I’ve seen prayer change me and others. Years back, when I served in a pastoral role in a Christian high school, a colleague came to my office. When they closed the door, I knew a serious conversation was about to take place. After some brief chit chat my colleague got to the point. “I really can’t stand my boss. I can’t even look at them without an emotional reaction.” After learning that this was more about management decisions and not a matter that needed a personal confrontation, I told my colleague that I had a simple idea for them: pray. I suggested that my colleague begin a pretty hefty regimen of prayer for their boss. Pray for them whenever they saw the boss, saw or read a email from them or even heard them mentioned. In essence, pray for them without ceasing. A couple of months later I was visited in my office again. The news was that nothing about the management of the department had changed, neither the policies nor the boss, but my colleague no longer looked at the boss the same, their heart had changed. Prayer changes us.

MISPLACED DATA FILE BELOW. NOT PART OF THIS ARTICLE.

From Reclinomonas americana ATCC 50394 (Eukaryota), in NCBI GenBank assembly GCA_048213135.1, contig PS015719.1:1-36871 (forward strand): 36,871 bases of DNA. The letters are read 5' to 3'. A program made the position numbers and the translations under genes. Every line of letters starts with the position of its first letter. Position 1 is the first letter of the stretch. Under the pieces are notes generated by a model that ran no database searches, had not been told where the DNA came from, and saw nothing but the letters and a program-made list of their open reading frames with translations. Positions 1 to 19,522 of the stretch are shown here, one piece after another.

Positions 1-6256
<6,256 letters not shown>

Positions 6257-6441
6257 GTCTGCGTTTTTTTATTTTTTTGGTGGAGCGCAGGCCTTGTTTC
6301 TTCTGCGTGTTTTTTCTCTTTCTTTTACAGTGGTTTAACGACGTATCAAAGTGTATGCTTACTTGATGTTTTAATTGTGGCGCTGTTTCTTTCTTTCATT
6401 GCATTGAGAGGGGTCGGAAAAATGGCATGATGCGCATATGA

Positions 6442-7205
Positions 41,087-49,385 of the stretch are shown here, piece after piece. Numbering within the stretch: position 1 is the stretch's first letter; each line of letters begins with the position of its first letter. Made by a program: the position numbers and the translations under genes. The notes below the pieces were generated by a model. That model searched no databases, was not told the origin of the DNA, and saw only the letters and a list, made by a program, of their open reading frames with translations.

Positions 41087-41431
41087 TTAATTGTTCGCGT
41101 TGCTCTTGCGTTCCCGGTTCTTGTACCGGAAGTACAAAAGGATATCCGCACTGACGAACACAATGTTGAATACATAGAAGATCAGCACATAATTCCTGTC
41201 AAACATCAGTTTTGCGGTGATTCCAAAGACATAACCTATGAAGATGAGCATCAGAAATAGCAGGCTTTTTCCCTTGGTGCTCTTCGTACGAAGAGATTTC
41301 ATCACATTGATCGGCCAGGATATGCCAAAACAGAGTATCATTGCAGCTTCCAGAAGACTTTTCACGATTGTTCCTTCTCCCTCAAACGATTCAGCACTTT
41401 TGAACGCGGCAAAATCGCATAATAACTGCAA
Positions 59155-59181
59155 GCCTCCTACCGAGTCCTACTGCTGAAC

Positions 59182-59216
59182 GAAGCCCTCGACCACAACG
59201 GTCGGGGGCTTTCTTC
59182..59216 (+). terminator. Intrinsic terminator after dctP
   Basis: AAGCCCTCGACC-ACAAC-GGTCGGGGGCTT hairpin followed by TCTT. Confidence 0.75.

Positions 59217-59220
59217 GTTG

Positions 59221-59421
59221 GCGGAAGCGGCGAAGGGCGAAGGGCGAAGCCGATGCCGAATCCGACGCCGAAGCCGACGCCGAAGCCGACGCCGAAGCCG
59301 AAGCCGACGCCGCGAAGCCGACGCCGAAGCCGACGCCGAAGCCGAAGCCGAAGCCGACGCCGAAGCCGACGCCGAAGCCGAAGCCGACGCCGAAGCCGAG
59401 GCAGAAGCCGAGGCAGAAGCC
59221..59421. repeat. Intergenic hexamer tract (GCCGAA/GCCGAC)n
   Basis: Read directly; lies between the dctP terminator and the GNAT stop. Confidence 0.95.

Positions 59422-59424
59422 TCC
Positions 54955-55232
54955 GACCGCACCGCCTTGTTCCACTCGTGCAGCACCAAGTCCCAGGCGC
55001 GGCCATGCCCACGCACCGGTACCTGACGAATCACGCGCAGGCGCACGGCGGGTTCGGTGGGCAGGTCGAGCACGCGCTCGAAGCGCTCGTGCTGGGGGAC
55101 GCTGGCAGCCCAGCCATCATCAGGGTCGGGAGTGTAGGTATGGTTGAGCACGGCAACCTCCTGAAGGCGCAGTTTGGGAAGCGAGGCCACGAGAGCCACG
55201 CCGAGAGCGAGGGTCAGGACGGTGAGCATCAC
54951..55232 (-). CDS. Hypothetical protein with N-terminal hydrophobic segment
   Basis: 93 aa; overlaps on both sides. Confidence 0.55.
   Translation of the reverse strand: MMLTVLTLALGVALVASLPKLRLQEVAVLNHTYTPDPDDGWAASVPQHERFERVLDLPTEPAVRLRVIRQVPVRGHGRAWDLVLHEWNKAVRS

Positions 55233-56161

Recently, a mother was telling me how she felt resentment toward her family because she received little help after dinner. I shared some ideas with her husband about ways to help but then turned my focus on her and her heart. She had set a goal to not feel resentment. I asked, how do you plan to do that? I suggested that while washing the dishes, rather than allow her mind to stew about the task, that she begin to pray. Pray for the people who ate on these plates, thank God and praise Him for the provision of the food on the plates. It’s a decision. So, the question for us is this: will we hold fast through drawing near to the throne of Grace? Will we use the resources available to remind us?